The Poles were just the fourth part (in May, 1944) of a battle that started in January, 1944 and those Allies who preceded them to take the hill did not “fail”. The attempts were premature since the American Fifth Army was still stagnant on the beach head at Anzio, The Germans had several lines of defense and the Polish effort at Monte Cassino was just the culmination of a six month battle that hinged around the American army breaking out of the Anzio beachhead and penetrating some of those lines.

    By the time the fourth battle started in May, the American Fifth Army had broken out of the beachhead and diverted German resources. The allies suffered 55,000 casualties in the Cassino area and over 100,000 in the full campaign to Rome.

    Now, here’s the shocker that proves the main point of your excellent article. Twenty years after the battle the U.S.Official history was revised and showed there was NO significant German force on Monte Cassino and that the air bombing destruction of the monastery only enhanced the site for hiding and protecting a large German force afterwards.. Here is the detail.

    United States military history reviews
    The U.S. government’s official position on the bombing of Monte Cassino underwent remarkable changes over a quarter century. The certainty of “irrefutable evidence” of German use of the abbey was removed from the record in 1961 by the Office of the Chief of Military History. A congressional inquiry to the same office in the 20th anniversary year of the bombing produced the statement: “It appears that no German troops, except a small military police detachment, were actually inside the abbey” before the bombing. The final correction to the U.S. Army’s official record was made in 1969 and concluded that “the abbey was actually unoccupied by German troops.”[84]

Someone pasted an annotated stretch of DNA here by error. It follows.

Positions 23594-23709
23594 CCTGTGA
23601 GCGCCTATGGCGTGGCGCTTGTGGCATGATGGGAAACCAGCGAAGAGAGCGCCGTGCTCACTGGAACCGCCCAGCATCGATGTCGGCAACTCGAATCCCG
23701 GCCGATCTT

Postscript… It appears that the two US Air force generals Eaker and Dever called in massive B-17 and B-25 strikes more to prove the effectiveness of air warfare than the ground leaders had requested. The resulting total destruction allowed the Germans to build an effective to effectively defend the hill.
    Another sideline is that the Germans had decided to respect the sanctity of the monastery and in fact had on their own initiative helped supply over a 100 trucks to remove to another religious site the valuable art, manuscripts, and libraries of the abbey.

  2. And under Obama, who to best of my knowledge never even donned a ROTC uniform, the BS just keeps getting stacked higher. I only learned via NPR News this morning that a big concert is being staged on the National Mall in D.C. today to “honor our warriors.” Predictably the cast is heavy with “Country & Western” performers, but I was saddened to hear that a certain Mr. Springsteen is also participating. Bruce is known as “a liberal,” even “progressive” on social issues, and I suspect in his heart of hearts he thinks he’s doing a good thing by lending his prestige to this event. And will he perform “Born In The USA”? If he does, you can bet the crowd will receive it with the same misunderstanding so many greeted it with originally. It is, after all, a protest song about the MISTREATMENT of Vietnam veterans. Will ‘The Boss’ explain all this to the nation? I’d like to hear that, but I don’t think it will happen.